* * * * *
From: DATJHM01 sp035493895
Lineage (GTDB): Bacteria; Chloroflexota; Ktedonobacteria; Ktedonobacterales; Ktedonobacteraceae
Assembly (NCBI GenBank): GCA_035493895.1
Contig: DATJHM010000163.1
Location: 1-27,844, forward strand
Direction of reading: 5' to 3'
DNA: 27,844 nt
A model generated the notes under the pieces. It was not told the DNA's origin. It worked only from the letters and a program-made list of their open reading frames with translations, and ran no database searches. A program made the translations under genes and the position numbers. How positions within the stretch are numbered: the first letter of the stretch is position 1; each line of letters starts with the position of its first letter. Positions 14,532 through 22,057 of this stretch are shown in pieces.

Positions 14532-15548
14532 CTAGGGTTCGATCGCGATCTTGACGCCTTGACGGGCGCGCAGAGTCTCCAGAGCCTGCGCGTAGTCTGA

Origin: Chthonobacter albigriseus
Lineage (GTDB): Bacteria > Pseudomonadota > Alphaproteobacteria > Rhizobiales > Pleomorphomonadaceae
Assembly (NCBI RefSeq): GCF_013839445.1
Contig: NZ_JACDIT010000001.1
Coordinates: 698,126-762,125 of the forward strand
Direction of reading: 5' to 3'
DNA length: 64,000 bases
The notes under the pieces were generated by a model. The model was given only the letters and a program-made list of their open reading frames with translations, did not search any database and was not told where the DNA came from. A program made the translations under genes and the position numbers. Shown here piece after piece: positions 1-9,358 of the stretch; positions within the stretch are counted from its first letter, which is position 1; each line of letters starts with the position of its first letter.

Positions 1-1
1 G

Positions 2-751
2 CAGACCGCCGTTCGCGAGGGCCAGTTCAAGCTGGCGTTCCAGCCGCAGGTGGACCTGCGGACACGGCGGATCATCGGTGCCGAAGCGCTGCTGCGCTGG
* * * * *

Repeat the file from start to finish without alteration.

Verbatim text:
From: DATJHM01 sp035493895
Lineage (GTDB): Bacteria; Chloroflexota; Ktedonobacteria; Ktedonobacterales; Ktedonobacteraceae
Assembly (NCBI GenBank): GCA_035493895.1
Contig: DATJHM010000163.1
Location: 1-27,844, forward strand
Direction of reading: 5' to 3'
DNA: 27,844 nt
A model generated the notes under the pieces. It was not told the DNA's origin. It worked only from the letters and a program-made list of their open reading frames with translations, and ran no database searches. A program made the translations under genes and the position numbers. How positions within the stretch are numbered: the first letter of the stretch is position 1; each line of letters starts with the position of its first letter. Positions 14,532 through 22,057 of this stretch are shown in pieces.

Positions 14532-15548
14532 CTAGGGTTCGATCGCGATCTTGACGCCTTGACGGGCGCGCAGAGTCTCCAGAGCCTGCGCGTAGTCTGA

Origin: Chthonobacter albigriseus
Lineage (GTDB): Bacteria > Pseudomonadota > Alphaproteobacteria > Rhizobiales > Pleomorphomonadaceae
Assembly (NCBI RefSeq): GCF_013839445.1
Contig: NZ_JACDIT010000001.1
Coordinates: 698,126-762,125 of the forward strand
Direction of reading: 5' to 3'
DNA length: 64,000 bases
The notes under the pieces were generated by a model. The model was given only the letters and a program-made list of their open reading frames with translations, did not search any database and was not told where the DNA came from. A program made the translations under genes and the position numbers. Shown here piece after piece: positions 1-9,358 of the stretch; positions within the stretch are counted from its first letter, which is position 1; each line of letters starts with the position of its first letter.

Positions 1-1
1 G

Positions 2-751
2 CAGACCGCCGTTCGCGAGGGCCAGTTCAAGCTGGCGTTCCAGCCGCAGGTGGACCTGCGGACACGGCGGATCATCGGTGCCGAAGCGCTGCTGCGCTGG